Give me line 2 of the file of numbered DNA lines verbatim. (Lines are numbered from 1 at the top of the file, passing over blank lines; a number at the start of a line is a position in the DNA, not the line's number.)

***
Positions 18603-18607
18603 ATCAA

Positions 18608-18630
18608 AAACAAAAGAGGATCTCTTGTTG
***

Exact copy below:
18603 ATCAA